It's possible for blacklisting an IP to protect a server from a DDoS attack. A lot would depend on the firewall, the network, the system and the type of attack.
Blacklisting means you tell your firewall to take a special action against traffic from that IP or network range. You could tell your firewall to ignore traffic from that IP or reject that traffic. If your network and firewall can handle large amounts of traffic but your server cannot, that may stop the attack assuming the attacker doesn't change source IPs. It might be a useful short-term mitigation but usually isn't a long-term fix.
To "drop a connection" probably means to ignore it. The remote server would send (assuming TCP) a syn packet and your firewall would accept the packet, examine it, find that it matches a rule and then execute that rule. If you are dropping packets from that source then your firewall would do nothing further. Keep in mind that in order to find the rule it had to accept the packet and examine it which consumed a small amount of resources. Multiply that tiny resource consumption against a million packets and it starts to add up...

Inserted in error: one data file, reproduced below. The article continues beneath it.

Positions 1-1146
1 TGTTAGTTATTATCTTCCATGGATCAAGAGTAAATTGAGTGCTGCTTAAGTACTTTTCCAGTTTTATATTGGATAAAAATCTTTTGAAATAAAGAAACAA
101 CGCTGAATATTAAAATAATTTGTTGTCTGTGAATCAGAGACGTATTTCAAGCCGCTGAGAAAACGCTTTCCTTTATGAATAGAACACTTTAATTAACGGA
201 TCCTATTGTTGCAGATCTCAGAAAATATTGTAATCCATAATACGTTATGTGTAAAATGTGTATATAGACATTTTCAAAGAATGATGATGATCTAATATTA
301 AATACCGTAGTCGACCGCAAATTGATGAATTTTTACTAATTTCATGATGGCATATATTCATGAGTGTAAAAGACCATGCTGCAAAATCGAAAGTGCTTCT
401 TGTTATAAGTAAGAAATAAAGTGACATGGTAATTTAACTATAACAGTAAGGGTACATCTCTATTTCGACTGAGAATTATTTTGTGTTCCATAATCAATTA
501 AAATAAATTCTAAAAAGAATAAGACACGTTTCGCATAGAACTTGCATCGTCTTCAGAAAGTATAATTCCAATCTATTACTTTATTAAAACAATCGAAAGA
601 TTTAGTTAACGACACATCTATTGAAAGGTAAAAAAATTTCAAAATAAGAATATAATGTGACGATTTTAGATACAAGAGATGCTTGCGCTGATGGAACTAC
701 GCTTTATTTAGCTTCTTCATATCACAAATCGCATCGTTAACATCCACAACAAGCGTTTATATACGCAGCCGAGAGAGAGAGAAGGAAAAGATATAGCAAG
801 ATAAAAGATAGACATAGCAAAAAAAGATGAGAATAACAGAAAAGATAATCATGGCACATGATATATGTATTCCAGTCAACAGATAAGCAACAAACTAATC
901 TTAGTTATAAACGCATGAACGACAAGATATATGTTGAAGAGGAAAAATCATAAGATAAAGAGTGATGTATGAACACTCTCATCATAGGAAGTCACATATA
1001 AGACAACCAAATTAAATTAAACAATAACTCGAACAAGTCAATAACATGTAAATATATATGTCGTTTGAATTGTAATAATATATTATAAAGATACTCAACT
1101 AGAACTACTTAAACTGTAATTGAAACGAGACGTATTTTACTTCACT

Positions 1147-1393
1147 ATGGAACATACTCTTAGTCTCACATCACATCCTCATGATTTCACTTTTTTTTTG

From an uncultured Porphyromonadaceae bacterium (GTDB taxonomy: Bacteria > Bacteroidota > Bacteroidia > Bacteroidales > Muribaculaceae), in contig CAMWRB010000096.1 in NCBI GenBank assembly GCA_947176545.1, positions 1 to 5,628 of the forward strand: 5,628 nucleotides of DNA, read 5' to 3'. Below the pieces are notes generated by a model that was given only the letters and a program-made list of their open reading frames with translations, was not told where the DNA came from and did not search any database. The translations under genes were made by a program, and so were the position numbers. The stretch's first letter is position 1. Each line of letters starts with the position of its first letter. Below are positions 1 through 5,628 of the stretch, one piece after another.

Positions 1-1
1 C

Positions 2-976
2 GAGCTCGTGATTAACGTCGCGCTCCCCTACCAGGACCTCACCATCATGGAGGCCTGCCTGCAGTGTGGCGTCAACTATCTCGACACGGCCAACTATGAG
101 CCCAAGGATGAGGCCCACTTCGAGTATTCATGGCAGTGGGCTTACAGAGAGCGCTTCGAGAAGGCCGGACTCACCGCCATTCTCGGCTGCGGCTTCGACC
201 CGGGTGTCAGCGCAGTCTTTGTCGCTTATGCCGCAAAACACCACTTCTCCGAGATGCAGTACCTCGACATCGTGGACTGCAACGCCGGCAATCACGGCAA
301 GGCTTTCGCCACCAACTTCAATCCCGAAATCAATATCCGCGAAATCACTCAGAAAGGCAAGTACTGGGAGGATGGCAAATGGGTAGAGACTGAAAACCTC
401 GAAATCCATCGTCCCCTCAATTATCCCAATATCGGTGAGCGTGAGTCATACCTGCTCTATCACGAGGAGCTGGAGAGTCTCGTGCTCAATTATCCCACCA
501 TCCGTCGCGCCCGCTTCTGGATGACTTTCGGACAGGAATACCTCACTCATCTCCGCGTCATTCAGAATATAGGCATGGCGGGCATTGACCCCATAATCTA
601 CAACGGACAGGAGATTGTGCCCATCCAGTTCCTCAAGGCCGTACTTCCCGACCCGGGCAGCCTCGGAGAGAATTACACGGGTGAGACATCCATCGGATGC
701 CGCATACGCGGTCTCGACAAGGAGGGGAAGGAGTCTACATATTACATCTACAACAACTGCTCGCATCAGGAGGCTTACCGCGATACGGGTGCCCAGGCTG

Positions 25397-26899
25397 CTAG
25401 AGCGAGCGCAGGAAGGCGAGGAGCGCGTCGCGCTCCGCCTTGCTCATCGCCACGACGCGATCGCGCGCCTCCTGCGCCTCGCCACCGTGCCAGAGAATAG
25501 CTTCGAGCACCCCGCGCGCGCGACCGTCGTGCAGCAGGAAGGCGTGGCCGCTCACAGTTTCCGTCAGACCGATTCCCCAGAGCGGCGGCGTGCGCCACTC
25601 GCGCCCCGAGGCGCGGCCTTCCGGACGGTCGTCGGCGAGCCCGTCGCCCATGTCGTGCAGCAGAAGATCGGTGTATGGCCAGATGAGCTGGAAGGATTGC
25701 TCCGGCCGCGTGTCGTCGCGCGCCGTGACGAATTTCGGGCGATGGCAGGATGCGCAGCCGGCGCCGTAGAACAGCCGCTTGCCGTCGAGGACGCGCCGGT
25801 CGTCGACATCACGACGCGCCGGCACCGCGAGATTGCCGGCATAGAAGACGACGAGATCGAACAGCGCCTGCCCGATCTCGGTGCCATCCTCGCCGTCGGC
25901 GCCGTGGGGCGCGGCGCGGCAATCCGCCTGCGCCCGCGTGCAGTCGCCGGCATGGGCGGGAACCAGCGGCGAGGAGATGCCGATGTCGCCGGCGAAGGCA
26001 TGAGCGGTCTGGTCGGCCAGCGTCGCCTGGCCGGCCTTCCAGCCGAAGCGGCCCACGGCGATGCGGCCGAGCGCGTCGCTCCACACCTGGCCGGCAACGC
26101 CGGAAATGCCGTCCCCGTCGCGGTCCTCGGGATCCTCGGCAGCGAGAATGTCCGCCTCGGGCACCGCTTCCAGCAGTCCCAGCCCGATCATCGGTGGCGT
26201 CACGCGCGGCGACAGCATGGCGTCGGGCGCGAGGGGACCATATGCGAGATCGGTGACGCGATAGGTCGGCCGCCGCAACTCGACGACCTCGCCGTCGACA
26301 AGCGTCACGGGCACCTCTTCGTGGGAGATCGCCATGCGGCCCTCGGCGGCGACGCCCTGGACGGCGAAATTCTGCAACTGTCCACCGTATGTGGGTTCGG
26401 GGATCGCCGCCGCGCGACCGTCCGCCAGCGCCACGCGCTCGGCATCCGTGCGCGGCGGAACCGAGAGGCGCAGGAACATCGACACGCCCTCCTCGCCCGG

How would this protect a server? If the firewall and server are separate devices then the firewall takes all of the traffic load and the server doesn't have to deal with junk traffic. If they're on the same system then hopefully the firewall layer handles the traffic and it doesn't have to be processed by the application layer.
Blacklisting IPs at the firewall is a case of "enumerating badness" and in many cases doesn't scale well. Do you want to spend the next week of your life pouring through logs and adding firewall rules each time an attacker gets a new IP? In the long term there are better approaches:
- Whitelist known-good IPs - if possible, only allow traffic from your
trusted partners and block everything else by default.
- Implement a system that can automatically review traffic and filter out the unwanted traffic
- Build a system that can scale to meet your expected traffic load as well as spikes of unwanted traffic. This would need to happen at all layers: network, firewall, application, etc.